Saturday, 27 February 2010

Importing, Editing and Exporting MIDI Files

MIDI connector diagramImage via Wikipedia

Sometimes you get surprised. It happened to me today and I thought I'd note it down to see if anyone else has noticed the phenomenon.

Like many people, I use a music sequencer/DAW/host software/MIDI and Audio sequencer as a way of turning ideas into music. I tend to use the native file format of the software, because that usually has the most comprehensive support of all the features of that particular (I'll say 'sequencer' and show my age - I was raised in a time when little red lights flashed along sequencers on stage behind people like Edgar Froese or Keith Emerson) sequencer. This is just like the way that a very popular document format is the .doc format, used by Microsoft's 'Word' word processor.

At the back of my mind, there has always been the implicit assumption that if I needed to export the music, then apart from the obvious MP3 and FLAC (or even WAV) audio forms, I would use a MIDI File. Having used and/or reviewed The Music System and Ample on the BBC B Micro, C-Lab's Notator (now Apple Logic and on the Mac), Steinberg's Cubase (now a company within the Yamaha group), Trackman, Dr. T's KCS and Intelligent Music's RealTime (possibly my all-time favourite MIDI sequencer!) on Atari STs, and Pro Tools, Bill Southworth and compny's Total Music, Opcode's Studio Vision, MOTU's Performer, Intelligent Music's M, etc on the Mac, plus a few others, then I knew that you could almost always also save as a MIDI File (.mid these days, although I remember the .smf 'smurf' suffix also being used in the days of floppy disks).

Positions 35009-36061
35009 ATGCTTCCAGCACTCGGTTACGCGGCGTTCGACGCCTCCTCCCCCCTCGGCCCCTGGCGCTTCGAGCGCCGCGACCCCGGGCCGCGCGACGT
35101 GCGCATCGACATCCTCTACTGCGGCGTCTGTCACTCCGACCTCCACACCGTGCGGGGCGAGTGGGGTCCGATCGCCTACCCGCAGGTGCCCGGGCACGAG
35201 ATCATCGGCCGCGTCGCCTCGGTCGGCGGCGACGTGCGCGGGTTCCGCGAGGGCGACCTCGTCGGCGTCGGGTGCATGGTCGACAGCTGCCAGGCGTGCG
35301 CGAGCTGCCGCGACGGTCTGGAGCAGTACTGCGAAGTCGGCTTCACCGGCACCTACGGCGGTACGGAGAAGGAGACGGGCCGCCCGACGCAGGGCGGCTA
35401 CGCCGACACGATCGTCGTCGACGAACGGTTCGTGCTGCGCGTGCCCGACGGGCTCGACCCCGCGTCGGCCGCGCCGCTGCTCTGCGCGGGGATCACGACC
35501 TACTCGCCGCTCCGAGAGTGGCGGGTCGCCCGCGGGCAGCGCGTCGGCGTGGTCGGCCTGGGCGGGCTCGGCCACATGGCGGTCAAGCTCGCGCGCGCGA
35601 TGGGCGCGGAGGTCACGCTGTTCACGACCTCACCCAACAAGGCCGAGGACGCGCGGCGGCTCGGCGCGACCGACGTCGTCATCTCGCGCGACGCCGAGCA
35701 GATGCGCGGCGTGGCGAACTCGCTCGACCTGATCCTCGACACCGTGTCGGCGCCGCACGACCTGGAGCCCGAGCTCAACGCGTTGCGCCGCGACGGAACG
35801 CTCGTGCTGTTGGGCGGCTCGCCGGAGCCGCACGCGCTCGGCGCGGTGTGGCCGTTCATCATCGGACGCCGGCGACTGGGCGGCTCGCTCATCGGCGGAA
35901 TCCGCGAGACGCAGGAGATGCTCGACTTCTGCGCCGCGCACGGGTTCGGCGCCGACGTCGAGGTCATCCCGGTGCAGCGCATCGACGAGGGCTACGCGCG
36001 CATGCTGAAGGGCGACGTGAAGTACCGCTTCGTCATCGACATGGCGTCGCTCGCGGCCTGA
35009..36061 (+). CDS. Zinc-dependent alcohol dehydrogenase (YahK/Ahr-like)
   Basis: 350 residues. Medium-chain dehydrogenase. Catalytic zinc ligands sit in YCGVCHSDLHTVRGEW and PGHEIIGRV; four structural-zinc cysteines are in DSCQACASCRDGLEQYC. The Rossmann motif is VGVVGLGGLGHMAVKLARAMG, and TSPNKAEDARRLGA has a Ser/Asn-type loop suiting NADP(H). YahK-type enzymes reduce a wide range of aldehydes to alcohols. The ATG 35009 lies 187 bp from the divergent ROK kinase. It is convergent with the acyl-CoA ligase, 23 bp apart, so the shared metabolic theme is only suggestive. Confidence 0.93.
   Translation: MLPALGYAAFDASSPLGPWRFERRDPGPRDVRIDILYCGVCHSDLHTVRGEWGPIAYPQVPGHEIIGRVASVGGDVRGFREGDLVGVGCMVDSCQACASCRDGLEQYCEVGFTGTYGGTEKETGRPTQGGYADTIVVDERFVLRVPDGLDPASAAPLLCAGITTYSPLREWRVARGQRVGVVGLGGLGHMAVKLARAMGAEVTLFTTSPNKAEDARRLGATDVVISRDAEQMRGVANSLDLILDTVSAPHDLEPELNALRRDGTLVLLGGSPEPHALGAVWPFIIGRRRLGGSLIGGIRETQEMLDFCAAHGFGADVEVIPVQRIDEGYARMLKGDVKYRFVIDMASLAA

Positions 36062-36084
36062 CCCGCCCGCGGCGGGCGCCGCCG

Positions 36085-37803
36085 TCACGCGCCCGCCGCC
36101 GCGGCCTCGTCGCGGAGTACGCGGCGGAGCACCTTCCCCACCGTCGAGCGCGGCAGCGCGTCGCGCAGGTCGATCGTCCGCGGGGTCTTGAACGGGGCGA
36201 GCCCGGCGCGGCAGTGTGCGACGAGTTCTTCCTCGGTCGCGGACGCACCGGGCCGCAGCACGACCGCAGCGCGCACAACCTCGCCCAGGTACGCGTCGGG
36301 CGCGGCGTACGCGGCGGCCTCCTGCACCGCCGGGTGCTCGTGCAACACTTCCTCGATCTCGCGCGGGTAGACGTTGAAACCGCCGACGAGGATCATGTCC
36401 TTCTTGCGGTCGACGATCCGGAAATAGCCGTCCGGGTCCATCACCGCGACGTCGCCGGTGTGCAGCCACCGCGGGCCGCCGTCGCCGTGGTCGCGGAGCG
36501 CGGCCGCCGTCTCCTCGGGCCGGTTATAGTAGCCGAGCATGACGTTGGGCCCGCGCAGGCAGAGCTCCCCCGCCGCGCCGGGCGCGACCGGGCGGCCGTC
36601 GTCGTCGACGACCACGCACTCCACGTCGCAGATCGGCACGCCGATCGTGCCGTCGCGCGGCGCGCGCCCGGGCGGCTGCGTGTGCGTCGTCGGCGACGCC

The shock came when I discovered that whilst MIDI File import is alive and well (in most cases: one 'you know who you are' sequencer I downloaded and tried today would not import MIDI Files at all!) the reverse is not necessarily true. Apple's Garageband is one example where you can't export a MIDI File, although apparently you can import the Garageband file into Logic and then export it as a MIDI File. Even my current favourite, Ableton Live, only exports MIDI Files of individual phrase clips, and not complete songs. In many cases, trying to find out exactly what the MIDI File capabilities of a specific piece of music software were was not easy. It seems that some people expect you to buy and then find out, which is a little sub-optimal for me. My preference is to have the manual downloadable (or browsable on-line) so that I can find out before I buy.


Once I realised that sequencers didn't seem to be quite as MIDI-frendly as I expected, then I've been hugely glad that I still have my trusty old Pro Tools set-up that lets me do type 0 and 1 MIDI Files, edit program changes, tweak controllers, and lots more. That old Mac G3 suddenly became something I'm going to maintain as long as I can. (The Hex Editor shown here is the one that I also use to check what is in a MIDI File: Hex Fiend)

I'm very tempted to compile a table of the Import/Export capabilities of 'sequencers', so if anyone has any information, I'd be happy to collate it here!



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2 comments:

  1. It's annoying that you still need some form of software to convert professional free midi files it should have been simplified or at least integrated into the operating system somehow.

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